Iran and six world powers reached a deal Tuesday to limit Tehran's nuclear capabilities, a result of almost two years of negotiations. In a comprehensive accord, the nations settled on terms that include a 98 percent drop in Iran's stockpile of low-level enriched uranium and two-thirds reduction of centrifuges in exchange for the lifting of sanctions.
The highly anticipated agreement has been lauded by negotiating nations as a historic moment for choosing diplomatic solutions over conflict, while hard-liners and critics of the deal have said it is not robust enough to stop Iran from getting a bomb.
Elsewhere the agreement was both praised and condemned, as reactions rolled in from around the world.
Russian President Vladimir Putin welcomed the deal in a statement, saying Russia is certain "the world heaved a sigh of relief today." Putin also expressed gratitude toward the negotiating teams, praising the nations involved for choosing stability and cooperation over force.
Russia is the most likely destination for the stockpiled uranium that Iran will have to get rid of under the terms of the deal.
Putin concluded his statement by addressing the issue of compliance, vowing that "Russia will do everything in its power to ensure the full implementation of the Vienna agreements, assisting in strengthening global and regional security, global nuclear non-proliferation, the creation in the Middle East of a zone free from weapons of mass destruction and their means of delivery, and the mobilization of a broad coalition in the region to counter terrorist threats."
British Prime Minister David Cameron similarly praised the deal, saying that it "secures our fundamental aim -- to keep Iran from developing a nuclear weapon -- and that will help to make our world a safer place."
"There is a real opportunity for Iran to benefit from this agreement in terms of its economy," Cameron added, "but this will only happen if Iran delivers on all the agreed actions required to fully address international concerns about its program."
Fresh out of the highly contentious talks on Greece's debt crisis, German Chancellor Angela Merkel called the Iran deal an "important success" in a statement.
"I appeal on all sides to contribute to a speedy implementation," said Merkel.
United Nations Secretary-General Ban Ki-Moon praised the deal as well, saying in a statement, “I hope -- and indeed believe -- that this agreement will lead to greater mutual understanding and cooperation on the many serious security challenges in the Middle East.”
One of the first non-negotiator nations to address the deal was Iraq. Prime Minister Haider al-Abadi described the accord as "a catalyst for regional stability." Tehran is a longstanding partner of Iraq’s Shiite-dominated government, and Iran has played a significant role recently in al-Abadi's fight against Islamic State insurgents through the backing of popular mobilization unit militias.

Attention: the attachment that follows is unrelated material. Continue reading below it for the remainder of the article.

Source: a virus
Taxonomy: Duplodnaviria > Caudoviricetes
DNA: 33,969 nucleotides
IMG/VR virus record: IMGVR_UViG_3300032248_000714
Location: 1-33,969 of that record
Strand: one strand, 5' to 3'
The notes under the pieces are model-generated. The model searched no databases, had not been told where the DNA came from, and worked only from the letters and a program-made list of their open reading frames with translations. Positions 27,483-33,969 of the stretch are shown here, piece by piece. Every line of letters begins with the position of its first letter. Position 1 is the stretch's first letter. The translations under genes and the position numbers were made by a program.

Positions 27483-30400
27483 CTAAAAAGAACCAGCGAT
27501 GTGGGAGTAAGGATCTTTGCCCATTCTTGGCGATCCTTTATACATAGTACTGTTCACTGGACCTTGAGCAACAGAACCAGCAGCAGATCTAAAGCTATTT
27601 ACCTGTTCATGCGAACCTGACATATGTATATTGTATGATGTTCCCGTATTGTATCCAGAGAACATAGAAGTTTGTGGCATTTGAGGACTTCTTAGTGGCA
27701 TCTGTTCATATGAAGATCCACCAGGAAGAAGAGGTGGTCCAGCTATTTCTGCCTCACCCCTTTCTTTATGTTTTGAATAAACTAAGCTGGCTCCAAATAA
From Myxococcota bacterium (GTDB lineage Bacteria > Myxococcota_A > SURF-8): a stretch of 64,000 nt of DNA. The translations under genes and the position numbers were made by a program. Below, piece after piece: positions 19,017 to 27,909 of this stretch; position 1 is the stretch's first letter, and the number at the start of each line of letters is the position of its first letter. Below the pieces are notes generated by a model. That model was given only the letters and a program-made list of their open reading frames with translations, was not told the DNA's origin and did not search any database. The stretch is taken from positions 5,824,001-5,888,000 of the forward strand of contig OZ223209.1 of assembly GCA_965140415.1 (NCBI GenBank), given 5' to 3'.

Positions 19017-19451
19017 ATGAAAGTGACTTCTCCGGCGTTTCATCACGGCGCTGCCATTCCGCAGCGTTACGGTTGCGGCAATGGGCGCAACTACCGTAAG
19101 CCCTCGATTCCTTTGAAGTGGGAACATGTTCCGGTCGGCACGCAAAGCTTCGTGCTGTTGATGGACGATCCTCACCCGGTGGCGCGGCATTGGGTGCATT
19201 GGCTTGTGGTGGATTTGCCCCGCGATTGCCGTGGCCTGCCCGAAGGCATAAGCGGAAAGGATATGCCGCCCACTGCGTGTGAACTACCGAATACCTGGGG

Iranian ally Syria also praised the accord, with state news agency SANA carrying a statement by President Bashar al-Assad saying, "We are confident that the Islamic Republic of Iran will support, with greater drive, just causes of nations and work for peace and stability in the region and the world."
The statement highlights fears among rebels that the deal will allow Iran to increase support for Assad in Syria's horrific civil war, Reuters reports. A senior analyst at the International Crisis Group said that it's not clear whether those fears will manifest, telling Reuters that the sustainability of Iran's support isn't certain.
Pakistan, itself a nuclear state, has praised the deal as well. The foreign ministry issued a statement saying that the measures would "auger well for peace and security in our region."
Egypt's foreign ministry also issued a supportive statement, saying, "The foreign ministry spokesman expressed hope that the deal between both sides is complete and prevents an arms race in the Middle East as well as ensuring the region is free of all weapons of mass destruction, including nuclear weapons."
Sheikh Khalifa bin Zayed al-Nahyan, leader of the United Arab Emirates, was another to call for regional stability. The Washington Post reports that al-Nahyan issued a statement expressing hope that the deal would “contribute to strengthening regional security and stability.”
Iranian rival Saudi Arabia has not yet issued a public statement, although a Saudi official told Reuters that too many concessions in an agreement would lead to the region becoming "a more dangerous part of the world."
The Saudis were one of the most vocal opponents of the negotiations, in May even threatening to match Iran's nuclear capabilities if a deal went through. However, this Sunday, in anticipation of a forthcoming deal, the nation issued a cautiously supportive statement.
One country that has not been shy about expressing criticism is Israel, with Prime Minister Benjamin Netanyahu calling the deal "a historic mistake." Netanyahu has vociferously campaigned against aspects of the deal reached this week, saying the basic arrangement doesn't impose the conditions necessary to stop Iran from obtaining nuclear weapons.
Netanyahu was one of the first to react to the Vienna agreement, tweeting his condemnation even before the 159-page document was released to the public.